Choosing to adopt a child is a major decision that can be both beneficial and extremely rewarding for all involved. In New Jersey, adoptions are governed by statute (N.J.S.A. 9:3-38 et seq.). As individuals and couples begin to research their adoption options under the law, they may come across the concept of “open” and “closed” adoptions.
There is a fair amount of information available to those interested in adoption; however, individuals are strongly encouraged to seek legal counsel from a knowledgeable Cherry Hill adoption lawyer to ensure they receive the most up-to-date information with respect to the laws pertaining to New Jersey adoptions.
Open Adoptions: What are They?
Some states throughout the U.S. allow what is commonly referred to as “open adoptions.” But what exactly is an open adoption? Simply put, open adoptions typically allow for the birth parents to maintain some level of contact with the child after he or she has been adopted. Sometimes, the contact is only a simple card or note on the child’s birthday; however, there may be times when the birth parents are allowed to visit the child.
You should be aware, though, that open adoptions are not legally enforceable in New Jersey, which means that even if birth parents and adoptive parents come to some type of an agreement with respect to allowing contact between the birth parents and the child, none of the parties are legally bound by that agreement -- even if it is put in writing.
In essence, having a closed adoption means that no identifying information will be shared between the potential adoptive parents and the birth parents. Everyone remains anonymous with respect to last names, addresses, etc.; however, birth parents and prospective adopting parents may decide to meet, share photos of the child or updates with respect to the child. This level of contact is typically done through an agency.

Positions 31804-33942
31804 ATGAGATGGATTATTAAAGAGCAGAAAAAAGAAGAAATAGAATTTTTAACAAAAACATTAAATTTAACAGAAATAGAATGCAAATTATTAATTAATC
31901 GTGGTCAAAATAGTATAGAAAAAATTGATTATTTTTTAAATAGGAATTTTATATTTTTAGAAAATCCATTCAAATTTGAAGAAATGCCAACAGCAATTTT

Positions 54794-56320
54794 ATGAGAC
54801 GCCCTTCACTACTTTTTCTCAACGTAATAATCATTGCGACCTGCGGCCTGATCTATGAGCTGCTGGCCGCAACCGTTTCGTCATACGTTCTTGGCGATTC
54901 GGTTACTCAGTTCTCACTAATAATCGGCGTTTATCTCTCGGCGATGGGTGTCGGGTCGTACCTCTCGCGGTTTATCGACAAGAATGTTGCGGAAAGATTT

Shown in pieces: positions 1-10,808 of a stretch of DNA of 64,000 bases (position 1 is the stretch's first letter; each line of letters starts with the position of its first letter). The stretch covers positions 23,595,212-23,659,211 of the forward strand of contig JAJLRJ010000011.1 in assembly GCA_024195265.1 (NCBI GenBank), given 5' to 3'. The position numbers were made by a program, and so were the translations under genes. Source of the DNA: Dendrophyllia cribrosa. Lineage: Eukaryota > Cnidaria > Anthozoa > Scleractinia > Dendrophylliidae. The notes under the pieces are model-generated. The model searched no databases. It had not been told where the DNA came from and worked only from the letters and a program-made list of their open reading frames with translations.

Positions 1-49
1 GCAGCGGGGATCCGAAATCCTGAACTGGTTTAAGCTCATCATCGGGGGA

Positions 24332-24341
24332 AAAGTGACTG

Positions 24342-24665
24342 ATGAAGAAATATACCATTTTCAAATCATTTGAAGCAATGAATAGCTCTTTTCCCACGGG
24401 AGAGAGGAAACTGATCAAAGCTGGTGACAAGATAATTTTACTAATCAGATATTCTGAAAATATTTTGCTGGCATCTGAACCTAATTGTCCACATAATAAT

At one point in time, practically all adoptions were closed throughout the U.S. But today, some parents wish to learn more about the adoption process as a whole to determine what is right for their family and the child involved.
As noted above, open adoptions are not legally enforceable in the state, but there still may be times when parents see fit to have all parties maintain some form of contact from the time of birth up through the period when the child reaches adulthood.
The Upside and the Downside
It is important for parents to consider the pros and cons of allowing for an open arrangement. Undoubtedly, an open adoption arrangement lends itself to a greater level of control with respect to making decisions. It also gives adoptive parents a better ability to respond to a child’s inquiry when he or she asks about the birth parents (if and when that time comes).
On the other hand, there can be a downside to such an open arrangement. There may be concerns that the child can become confused as to who his or her actual parents are. Additionally, there may be a time when the birth parents decide they want the child back, which could lead to a whole host of issues, both legally and on a personal level.
If you have questions or concerns about how your adoption should be handled, contact Obermayer Rebmann Maxwell & Hippel LLP at (856) 795-3300 or use our online contact form to discuss your situation.